In all those respects these sourdough baguettes deliver. A joy to eat and look at. What more do you want? They are absolutely scrumptious.
Please share this recipe for sourdough baguettes on social media
This is my recipe for crispy sourdough baguettes. If you like the recipe please consider sharing it with like-minded bread lovers on social media.
If you make it and post it on Instagram, please tag me as @foodgeek.dk so I can see it. That would make me very happy.
Easy Sourdough Baguettes
- small roasting pan
- big plastic bag
- 675 g bread flour
- 450 g water divided
- 15 g salt
- 150 g starter fed and grown to its peak
Mix the dough
- To the bowl of your stand mixer add: 675g bread flour and 15g salt
- Mix with the paddle attachment on 1, until it’s been incorporated.
- Then add: 450g water and 150g sourdough starter.
- Mix with the paddle on 1 until everything has been incorporated.
- Then switch to the dough hook and mix for 5 minutes on 3. While the dough is mixing add as much water needed to make the dough tacky, but not sticky.
- Check for a windowpane by pulling a little piece of dough out and see if it’s strong enough to pull the dough so thin that you can see light through it. If it fails, mix in increments of 2 minutes until it passes.
- Instead of using a stand mixer you can also knead the dough by hand until you get a windowpane. It will probably take 10 to 15 minutes.
- When the windowpane passes, move the dough to a see-through bulking container.
- Wet your hands and level the dough. The mark the top of the dough with a whiteboard marker.
- Then let the dough grow by 25 to 50%.
Shape the dough
- Then divide the dough into 3 equally sized pieces and dust the top with flour.
- Flip the dough over and roll it up into a tight log and do the same for the other two.
- Let them rest on the counter for 20 minutes and then proceed to the final shaping.
- Grab a log and stretch it out to double the size you want the final baguette to be.
- Fold the right side into the middle and then fold the left side into the middle.
- Then going all the way down the length of the baguette, fold the back towards the front, about to the middle.
- Then flip it around and then go all the way down the baguette again, folding the back towards the front, all the way over.
- Then work the baguette across the table, pushing it forwards or backwards at the bottom of the dough, to work the baguette to the exact length that you want it.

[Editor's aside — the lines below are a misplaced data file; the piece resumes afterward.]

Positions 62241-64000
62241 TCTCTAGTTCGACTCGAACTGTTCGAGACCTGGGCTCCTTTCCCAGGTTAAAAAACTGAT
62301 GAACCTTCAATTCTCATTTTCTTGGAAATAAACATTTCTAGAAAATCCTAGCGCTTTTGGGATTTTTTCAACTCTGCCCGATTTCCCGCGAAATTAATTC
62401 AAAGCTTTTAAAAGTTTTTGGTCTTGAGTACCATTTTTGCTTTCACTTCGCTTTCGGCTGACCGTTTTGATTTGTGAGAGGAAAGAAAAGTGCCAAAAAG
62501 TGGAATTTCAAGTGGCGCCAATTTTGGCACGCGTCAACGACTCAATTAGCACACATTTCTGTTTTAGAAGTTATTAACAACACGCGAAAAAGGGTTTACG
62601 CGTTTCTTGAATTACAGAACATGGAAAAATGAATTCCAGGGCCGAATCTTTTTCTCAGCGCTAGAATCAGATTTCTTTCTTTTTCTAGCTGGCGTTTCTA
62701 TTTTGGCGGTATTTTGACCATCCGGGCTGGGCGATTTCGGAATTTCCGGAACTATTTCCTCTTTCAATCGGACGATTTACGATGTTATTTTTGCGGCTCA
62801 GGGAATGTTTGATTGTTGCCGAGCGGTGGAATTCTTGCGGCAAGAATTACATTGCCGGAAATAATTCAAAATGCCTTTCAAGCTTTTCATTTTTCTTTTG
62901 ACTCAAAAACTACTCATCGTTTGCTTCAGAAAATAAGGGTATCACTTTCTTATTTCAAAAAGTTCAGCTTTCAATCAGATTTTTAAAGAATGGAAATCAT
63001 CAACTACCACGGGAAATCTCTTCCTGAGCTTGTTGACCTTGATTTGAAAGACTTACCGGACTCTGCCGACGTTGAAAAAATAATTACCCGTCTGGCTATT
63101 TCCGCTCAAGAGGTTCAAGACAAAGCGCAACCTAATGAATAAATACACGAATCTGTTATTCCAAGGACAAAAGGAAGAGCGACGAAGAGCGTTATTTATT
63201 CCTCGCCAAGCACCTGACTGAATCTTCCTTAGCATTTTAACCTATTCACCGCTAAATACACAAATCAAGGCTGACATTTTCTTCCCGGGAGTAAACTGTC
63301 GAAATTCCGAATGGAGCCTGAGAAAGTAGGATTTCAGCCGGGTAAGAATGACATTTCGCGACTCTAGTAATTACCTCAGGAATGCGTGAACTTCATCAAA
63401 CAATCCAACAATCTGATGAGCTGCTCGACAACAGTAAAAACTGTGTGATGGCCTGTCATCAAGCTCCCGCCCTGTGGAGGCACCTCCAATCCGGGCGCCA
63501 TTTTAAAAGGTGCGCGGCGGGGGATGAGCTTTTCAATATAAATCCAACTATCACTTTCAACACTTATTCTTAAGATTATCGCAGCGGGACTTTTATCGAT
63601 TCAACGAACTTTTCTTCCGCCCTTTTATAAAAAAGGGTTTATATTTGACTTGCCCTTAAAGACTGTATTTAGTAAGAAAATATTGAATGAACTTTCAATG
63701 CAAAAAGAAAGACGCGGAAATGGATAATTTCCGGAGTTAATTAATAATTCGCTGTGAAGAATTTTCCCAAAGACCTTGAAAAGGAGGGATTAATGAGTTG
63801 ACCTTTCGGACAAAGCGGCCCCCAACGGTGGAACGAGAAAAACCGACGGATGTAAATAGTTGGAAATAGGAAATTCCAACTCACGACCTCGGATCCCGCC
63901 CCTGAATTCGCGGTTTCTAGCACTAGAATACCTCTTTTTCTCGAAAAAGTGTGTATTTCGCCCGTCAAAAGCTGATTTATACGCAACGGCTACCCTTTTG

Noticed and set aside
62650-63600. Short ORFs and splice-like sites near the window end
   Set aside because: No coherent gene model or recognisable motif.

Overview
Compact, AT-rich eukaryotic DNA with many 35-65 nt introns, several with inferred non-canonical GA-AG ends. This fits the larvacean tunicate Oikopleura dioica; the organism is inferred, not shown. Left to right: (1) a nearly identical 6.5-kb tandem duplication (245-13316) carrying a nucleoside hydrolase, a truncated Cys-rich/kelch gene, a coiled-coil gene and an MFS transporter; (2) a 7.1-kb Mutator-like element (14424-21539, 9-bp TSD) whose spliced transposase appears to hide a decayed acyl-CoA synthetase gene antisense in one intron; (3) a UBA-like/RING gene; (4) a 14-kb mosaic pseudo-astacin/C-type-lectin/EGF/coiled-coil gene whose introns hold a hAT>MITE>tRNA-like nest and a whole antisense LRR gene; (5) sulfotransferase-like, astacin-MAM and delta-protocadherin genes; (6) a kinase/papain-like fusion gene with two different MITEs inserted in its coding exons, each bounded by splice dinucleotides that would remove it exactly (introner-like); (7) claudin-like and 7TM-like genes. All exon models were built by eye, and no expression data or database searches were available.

- Then flour the pan with rice flour and add the baguette to the pan or you can also use a piece of parchment paper on the pan if you feel like the dough is a bit too wet.
- Continue with the other two the exact same way.
- Then sprinkle rice flour on top of all the baguettes and add them to a bag big enough to hold the pan.
- Put the dough in the fridge for at least 8 hours, but up to 48 hours.
Bake the baguettes
- When you want to bake, heat your oven to 230°Celsius/450°Fahrenheit/Gasmark 8. I didn’t use fan assist or convection, but you can.
- Add a pan to the bottom of the oven that will be used for steaming.
- I have a baking steel in my oven, which means I heat it for an hour. If you don’t use one, you can just bake when the oven says it’s hot enough.
- When the oven is hot, boil a kettle of water.
- Then grab the baguette pan from the fridge and sprinkle the top of the baguettes with rice flour.
- Score the baguettes with 3 long, slightly overlapping scores and grab the pan and add it to the hot oven.
- Pour the kettle of boiling water into the pan at the bottom and quickly close the oven.
- Bake for 8 minutes and then oven the oven and remove the steaming pan.
- Bake for about 25 to 30 minutes more until the baguette is golden brown and super crisp.
- Remove the pan from the oven and put the baguettes on a wire rack and let them cool down or if you can just serve them immediately.
I am crazy about food, cakes, snacks and everything in between. I love to do tons of experiments to find the best recipe, so that you don’t have to.